The Ryanair Transnational Pilot Group (RTPG) has called for the airline’s management to “share the unprecedented economic success of the airline with its workforce”.
The RTPG, which is backed by union group the European Cockpit Association (ECA), shared a letter airing its grievances dated June 2, 2023, on its Twitter account.
Addressed to the ‘management’, the letter calls for pilots to be requited for “irrecoverable economic loss” during the COVID pandemic and the “constant loss of purchasing power during these last years”.
The RTPG says that at no time during recent years has the workforce been “compensated by the company”.
“This year again is going to be a record year for Ryanair in this climate of new markets for airlines, where demand far exceeds available capacity. Many companies have increased their pilot’s salaries or updated them in line with the Consumer Prices Index (CPI) thus maintaining the purchasing power of workers,” the letter read.
The RTPG notes the airline’s increase in profits and passenger numbers, which “inevitably […] makes us a more effective tool for the company’s profitability”.
“Therefore, we believe that by sharing this increase in workload this benefit should also be equitable and therefore be compensated with the real engine of the company, the workforce,” the RTPG argues.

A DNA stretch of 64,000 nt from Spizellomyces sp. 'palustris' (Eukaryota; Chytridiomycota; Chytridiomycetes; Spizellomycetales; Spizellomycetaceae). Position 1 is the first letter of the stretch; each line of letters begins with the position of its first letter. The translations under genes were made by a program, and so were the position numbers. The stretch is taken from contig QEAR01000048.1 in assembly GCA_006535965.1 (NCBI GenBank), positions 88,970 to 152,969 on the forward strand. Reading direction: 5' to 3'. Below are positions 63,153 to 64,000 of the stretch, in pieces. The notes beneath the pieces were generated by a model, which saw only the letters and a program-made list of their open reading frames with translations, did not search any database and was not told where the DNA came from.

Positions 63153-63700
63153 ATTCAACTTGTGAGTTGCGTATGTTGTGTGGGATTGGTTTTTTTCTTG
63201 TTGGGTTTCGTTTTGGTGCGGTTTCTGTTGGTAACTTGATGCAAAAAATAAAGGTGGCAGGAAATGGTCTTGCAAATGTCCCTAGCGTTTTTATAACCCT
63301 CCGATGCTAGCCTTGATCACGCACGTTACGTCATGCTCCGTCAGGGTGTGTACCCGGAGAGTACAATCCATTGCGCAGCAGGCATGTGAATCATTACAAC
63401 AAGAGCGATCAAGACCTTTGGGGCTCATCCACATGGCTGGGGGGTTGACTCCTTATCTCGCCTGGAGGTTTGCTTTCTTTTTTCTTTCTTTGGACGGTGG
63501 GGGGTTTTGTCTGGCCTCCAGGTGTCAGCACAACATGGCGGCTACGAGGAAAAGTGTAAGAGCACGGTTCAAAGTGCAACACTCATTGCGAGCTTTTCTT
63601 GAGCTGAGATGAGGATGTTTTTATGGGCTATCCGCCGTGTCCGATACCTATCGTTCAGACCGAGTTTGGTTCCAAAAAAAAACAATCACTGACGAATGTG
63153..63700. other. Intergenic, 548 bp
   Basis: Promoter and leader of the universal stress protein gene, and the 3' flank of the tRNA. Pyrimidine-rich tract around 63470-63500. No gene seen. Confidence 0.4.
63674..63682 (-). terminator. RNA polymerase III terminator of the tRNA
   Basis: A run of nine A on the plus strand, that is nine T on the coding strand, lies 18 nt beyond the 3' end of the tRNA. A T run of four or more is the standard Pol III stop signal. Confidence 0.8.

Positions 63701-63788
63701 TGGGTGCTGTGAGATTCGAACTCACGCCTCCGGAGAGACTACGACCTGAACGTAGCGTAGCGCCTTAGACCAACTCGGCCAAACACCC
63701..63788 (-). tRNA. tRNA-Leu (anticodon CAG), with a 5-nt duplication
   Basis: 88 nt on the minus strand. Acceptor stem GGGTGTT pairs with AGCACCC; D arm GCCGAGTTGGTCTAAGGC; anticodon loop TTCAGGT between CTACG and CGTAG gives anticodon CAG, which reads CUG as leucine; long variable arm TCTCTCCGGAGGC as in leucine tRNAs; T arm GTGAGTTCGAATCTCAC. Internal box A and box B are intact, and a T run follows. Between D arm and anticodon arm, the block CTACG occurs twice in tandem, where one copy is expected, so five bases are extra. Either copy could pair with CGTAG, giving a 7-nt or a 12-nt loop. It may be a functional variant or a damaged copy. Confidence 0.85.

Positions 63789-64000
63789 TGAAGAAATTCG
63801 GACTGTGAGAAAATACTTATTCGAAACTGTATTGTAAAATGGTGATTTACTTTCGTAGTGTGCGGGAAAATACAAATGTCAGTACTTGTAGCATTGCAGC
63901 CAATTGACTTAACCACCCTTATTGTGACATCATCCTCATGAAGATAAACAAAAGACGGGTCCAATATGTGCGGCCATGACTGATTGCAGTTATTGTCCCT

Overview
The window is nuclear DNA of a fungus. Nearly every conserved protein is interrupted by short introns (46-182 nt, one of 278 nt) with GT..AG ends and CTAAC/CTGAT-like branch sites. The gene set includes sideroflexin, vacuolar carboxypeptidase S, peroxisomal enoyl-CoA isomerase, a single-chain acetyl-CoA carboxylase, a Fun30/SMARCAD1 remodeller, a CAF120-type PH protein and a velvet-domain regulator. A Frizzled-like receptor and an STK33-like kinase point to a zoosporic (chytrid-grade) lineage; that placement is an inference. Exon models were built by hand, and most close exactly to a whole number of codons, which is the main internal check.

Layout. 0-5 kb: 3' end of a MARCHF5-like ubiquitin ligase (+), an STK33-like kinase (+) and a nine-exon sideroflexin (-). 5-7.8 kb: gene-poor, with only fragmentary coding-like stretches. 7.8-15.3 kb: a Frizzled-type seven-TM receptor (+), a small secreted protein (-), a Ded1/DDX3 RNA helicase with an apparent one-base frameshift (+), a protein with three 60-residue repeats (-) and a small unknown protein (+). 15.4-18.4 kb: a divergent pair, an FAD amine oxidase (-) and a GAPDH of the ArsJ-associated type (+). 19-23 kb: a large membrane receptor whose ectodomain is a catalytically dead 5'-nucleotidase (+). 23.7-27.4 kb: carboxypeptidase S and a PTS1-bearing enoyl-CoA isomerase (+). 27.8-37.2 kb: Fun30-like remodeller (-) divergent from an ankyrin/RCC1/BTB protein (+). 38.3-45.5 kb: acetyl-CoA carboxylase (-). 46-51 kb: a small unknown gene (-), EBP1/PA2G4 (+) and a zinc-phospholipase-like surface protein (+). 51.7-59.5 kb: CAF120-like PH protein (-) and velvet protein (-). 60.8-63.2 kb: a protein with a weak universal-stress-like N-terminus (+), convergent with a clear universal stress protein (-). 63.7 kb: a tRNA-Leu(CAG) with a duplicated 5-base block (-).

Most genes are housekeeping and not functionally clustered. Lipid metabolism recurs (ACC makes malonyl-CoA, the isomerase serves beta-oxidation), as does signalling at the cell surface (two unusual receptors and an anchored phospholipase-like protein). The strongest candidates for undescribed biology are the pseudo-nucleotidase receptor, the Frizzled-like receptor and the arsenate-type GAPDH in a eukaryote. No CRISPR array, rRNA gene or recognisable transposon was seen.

The RRPG suggests that the airline’s pilots feel forgotten and that it’s time for Ryanair to remember their “sacrifices”.
“We would like to remind you that our salaries are at the same pre-pandemic levels but in the face of unprecedented inflation we believe it’s time for the company to show the same loyalty and responsibility that the pilots collective showed to the company,” the letter reads.
It ends with the RTPG stating it is available for negotiations and is looking for improvements to bring Ryanair’s pilots “in line with the rest of their peers in the market”.
In May 2023 the Irish low-cost carrier group, which includes Ryanair, Buzz, Lauda, and Malta Air, published its latest financial results.
The carrier said it ended FY2023 with a net profit of €1.43 billion ($1.5 billion), despite ending Q4 FY2023 with a net loss of €154 million ($166.3 million).
The group carried 168.6 million passengers throughout the financial year, which is a 74% increase when compared to 97.1 million the previous financial year, with an average load factor of 93% (FY2022: 82%).
Revenues grew from €4.8 billion ($5.1 billion) to €10.7 billion ($11.5 billion) between FY2022 and FY2023, with operating costs rising during the same period, from €5.2 billion ($5.6 billion) to €9.2 billion ($9.9 billion).
AeroTime contacted Ryanair for comment.